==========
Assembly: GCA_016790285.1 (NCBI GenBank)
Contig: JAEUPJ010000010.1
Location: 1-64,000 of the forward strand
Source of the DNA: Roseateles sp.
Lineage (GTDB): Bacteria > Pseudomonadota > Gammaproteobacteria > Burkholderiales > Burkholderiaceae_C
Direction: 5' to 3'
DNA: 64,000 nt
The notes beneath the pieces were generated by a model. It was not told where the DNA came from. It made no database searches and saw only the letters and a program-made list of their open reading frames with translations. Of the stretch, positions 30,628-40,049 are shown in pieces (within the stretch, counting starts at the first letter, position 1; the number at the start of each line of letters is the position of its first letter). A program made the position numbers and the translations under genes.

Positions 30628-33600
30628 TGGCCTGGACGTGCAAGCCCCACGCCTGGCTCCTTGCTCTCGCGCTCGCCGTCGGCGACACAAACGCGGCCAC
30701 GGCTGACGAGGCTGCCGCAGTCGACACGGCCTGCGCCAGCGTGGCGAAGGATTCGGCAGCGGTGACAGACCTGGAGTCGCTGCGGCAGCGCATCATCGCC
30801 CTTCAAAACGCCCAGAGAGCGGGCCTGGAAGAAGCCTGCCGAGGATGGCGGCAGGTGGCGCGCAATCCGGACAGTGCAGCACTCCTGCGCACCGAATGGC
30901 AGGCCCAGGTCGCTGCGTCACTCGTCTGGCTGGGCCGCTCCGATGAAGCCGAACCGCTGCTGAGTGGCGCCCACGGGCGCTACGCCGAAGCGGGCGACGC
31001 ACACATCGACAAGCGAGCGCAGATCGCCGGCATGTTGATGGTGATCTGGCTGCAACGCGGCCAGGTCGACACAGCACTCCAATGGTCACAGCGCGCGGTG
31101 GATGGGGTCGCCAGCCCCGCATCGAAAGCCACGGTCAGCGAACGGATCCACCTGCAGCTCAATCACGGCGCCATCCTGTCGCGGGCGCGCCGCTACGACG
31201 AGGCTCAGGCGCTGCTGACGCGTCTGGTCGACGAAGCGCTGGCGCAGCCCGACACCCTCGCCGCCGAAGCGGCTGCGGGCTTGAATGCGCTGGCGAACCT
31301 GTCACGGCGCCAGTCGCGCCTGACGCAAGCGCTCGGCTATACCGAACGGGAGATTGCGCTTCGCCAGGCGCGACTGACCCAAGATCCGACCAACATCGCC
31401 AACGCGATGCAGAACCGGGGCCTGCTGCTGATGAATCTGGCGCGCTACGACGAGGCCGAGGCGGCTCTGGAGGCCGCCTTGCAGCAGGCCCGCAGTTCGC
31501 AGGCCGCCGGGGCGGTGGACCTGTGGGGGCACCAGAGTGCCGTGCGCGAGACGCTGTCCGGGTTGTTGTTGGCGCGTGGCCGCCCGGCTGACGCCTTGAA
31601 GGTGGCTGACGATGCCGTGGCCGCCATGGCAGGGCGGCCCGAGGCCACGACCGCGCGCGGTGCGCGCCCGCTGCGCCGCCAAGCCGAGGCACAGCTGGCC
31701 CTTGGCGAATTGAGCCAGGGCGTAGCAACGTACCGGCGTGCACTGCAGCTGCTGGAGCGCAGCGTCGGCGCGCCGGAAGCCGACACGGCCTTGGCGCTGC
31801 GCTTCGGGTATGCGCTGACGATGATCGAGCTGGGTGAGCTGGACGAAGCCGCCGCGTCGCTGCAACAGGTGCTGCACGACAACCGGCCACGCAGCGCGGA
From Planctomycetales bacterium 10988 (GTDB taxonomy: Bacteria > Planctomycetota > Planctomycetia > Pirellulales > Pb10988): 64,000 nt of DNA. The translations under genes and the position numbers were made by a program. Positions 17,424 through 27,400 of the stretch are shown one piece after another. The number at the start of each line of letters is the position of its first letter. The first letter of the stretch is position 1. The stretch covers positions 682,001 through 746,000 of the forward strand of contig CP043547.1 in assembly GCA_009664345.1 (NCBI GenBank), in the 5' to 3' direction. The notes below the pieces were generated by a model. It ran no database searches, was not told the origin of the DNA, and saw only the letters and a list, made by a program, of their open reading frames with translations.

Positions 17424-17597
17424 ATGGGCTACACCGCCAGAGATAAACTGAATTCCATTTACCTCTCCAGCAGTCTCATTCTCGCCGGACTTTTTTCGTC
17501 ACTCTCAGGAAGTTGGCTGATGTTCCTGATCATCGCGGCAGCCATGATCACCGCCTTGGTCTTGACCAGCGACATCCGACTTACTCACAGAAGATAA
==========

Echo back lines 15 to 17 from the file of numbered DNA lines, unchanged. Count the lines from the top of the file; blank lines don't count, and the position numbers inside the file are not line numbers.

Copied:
31101 GATGGGGTCGCCAGCCCCGCATCGAAAGCCACGGTCAGCGAACGGATCCACCTGCAGCTCAATCACGGCGCCATCCTGTCGCGGGCGCGCCGCTACGACG
31201 AGGCTCAGGCGCTGCTGACGCGTCTGGTCGACGAAGCGCTGGCGCAGCCCGACACCCTCGCCGCCGAAGCGGCTGCGGGCTTGAATGCGCTGGCGAACCT
31301 GTCACGGCGCCAGTCGCGCCTGACGCAAGCGCTCGGCTATACCGAACGGGAGATTGCGCTTCGCCAGGCGCGACTGACCCAAGATCCGACCAACATCGCC